Monet in Normandy -- Claude Monet's oeuvre has been presented a thousand times in a thousand ways, but never quite like this. Organized chronologically in accordance with Monet's many trips to France's rugged Normandy coast, and featuring a healthy mix of major and minor works, this 50-piece exhibition amounts to a quick but insightful examination of the painter's stylistic development. Famous works from the 1860s like "The Garden at Sainte-Adresse" and "Pointe de la Heve at Low Tide" illuminate the show's early chapter, in which Monet becomes infatuated with the sea and refines his ability to produce landscapes both fresh and dramatic. But it's not long until Monet's nascent Impressionism begins to emerge. By the 1880s, after marriage and many returns to the shore, his palette is growing more subtle and complex, and he's more intensely obsessed with water. One painting here, full of blue-green curlicues depicting crashing waves, verges on pure abstraction. But the most rewarding pieces are those that show Monet's devotion to capturing the transformative effects of light, shadow, and snow. The few precious selections from the Rouen cathedral and haystack series are enough to steal this already dazzling show. Through May 28 at the Cleveland Museum of Art, 11150 East Blvd., 216-421-7350, www.clevelandart.org. -- Lewis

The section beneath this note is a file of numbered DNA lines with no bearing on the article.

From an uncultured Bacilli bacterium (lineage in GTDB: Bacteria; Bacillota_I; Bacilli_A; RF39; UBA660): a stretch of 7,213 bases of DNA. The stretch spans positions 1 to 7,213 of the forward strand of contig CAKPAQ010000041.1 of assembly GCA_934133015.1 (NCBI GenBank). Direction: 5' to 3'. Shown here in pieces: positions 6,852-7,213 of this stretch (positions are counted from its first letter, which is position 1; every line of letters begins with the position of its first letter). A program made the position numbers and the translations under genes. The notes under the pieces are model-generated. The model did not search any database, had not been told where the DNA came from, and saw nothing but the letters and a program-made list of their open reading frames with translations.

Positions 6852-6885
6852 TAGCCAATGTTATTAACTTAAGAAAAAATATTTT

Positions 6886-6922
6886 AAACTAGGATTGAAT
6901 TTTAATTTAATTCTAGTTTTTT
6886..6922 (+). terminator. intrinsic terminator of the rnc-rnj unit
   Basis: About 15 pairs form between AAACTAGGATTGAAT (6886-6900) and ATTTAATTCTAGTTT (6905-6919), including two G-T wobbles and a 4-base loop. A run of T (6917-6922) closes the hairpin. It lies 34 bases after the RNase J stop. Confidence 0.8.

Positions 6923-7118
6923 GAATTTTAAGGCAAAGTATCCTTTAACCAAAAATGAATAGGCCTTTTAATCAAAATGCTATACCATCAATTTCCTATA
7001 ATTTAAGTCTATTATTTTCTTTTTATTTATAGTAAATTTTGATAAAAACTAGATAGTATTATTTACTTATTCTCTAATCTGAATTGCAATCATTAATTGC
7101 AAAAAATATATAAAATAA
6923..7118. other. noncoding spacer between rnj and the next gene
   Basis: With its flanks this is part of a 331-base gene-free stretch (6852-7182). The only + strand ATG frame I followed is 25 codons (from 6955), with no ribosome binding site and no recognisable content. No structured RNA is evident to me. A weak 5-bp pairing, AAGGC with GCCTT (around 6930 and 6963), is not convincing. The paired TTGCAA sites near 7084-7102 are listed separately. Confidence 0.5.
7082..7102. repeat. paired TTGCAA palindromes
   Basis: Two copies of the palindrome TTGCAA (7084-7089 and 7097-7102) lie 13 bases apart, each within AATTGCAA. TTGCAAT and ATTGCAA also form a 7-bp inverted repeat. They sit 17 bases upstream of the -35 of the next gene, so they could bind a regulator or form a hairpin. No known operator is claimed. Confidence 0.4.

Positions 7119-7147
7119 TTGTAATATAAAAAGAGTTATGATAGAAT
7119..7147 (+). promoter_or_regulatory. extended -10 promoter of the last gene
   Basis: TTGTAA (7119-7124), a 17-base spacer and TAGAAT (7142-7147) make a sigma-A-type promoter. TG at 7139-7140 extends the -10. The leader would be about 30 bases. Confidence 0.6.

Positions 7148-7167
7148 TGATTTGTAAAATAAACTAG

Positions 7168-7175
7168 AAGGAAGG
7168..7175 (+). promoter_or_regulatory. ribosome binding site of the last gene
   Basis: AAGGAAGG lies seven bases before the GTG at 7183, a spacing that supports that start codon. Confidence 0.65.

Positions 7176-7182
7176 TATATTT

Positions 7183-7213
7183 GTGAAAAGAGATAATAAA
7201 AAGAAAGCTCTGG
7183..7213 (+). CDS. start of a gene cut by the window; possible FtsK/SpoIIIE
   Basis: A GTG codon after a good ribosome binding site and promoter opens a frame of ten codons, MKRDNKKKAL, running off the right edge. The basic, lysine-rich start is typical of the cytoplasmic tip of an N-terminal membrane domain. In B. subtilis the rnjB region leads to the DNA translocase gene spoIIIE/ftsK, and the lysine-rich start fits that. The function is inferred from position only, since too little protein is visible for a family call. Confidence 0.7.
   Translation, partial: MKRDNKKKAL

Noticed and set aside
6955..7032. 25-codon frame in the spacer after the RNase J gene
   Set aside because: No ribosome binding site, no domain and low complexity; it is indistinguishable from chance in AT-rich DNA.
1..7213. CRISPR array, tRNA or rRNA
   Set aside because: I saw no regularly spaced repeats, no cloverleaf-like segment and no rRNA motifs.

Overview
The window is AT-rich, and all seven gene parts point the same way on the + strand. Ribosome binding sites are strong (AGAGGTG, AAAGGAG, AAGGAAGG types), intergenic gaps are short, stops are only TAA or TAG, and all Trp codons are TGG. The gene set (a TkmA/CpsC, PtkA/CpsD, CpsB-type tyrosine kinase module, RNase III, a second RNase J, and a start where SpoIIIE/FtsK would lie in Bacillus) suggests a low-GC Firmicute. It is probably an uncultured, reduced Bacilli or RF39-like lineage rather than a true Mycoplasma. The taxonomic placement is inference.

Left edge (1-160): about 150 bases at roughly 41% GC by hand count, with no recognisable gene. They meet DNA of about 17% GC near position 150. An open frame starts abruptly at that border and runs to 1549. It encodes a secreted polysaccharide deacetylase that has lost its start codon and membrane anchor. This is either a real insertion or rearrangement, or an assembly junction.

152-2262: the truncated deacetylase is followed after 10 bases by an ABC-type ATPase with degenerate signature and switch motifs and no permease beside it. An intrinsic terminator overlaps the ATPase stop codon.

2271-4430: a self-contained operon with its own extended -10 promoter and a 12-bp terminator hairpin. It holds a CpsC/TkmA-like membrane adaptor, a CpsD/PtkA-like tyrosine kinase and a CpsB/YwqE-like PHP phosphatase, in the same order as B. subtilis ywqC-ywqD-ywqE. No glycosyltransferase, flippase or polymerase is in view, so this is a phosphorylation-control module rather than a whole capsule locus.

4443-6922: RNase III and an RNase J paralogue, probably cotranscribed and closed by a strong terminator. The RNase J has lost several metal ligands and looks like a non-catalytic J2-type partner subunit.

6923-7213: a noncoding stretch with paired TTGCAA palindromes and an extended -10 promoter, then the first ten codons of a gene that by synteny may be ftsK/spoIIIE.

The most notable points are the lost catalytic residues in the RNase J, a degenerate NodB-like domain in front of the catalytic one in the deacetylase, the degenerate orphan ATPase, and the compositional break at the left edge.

Shrinking Cities -- Spaces is known for treating subjects other galleries won't touch. Alas, here's one even Spaces should have left alone: Focused on three European cities and Detroit, the show rests on the fact that 25 percent of cities are getting smaller. That's an alarming figure and a potentially ripe theme, yet here it's completely undeveloped -- and blame for that goes straight to the artists. Most pieces are simply off-putting, dependent on rambling audiovisuals and dense, poorly written text to make their vague points, most of which don't even address the problem (never mind solutions). In a pair of photos called "Industrial Forest," Jorg Dettmer presents urban fringes reclaimed by grass and trees, and they're actually rather inviting. Plenty of cities work hard to create such green spaces, yet Dettmer seems to imply they're a bad thing. Or maybe not. Who knows -- the wall text is so full of buzzwords and art-speak, it approaches meaninglessness. One of the few interesting pieces is "Detroit Tree of Heaven" by Mitch Cope, Ingo Vetter, and Annette Weiser. A bench and stack of wood from a tree unique to urban wastelands, the installation celebrates nature's ultimate power. It's fair to wonder what a show about city planning is doing at an art venue, rather than an academic center for urban studies. But overlooking even that, the show's most baffling fault, at least here, is its neglect of Cleveland-specific issues. Hello! We're shrinking too! Through June 8 at Spaces, 2220 Superior Viaduct, 216-621-2314, www.spacesgallery.org. -- Lewis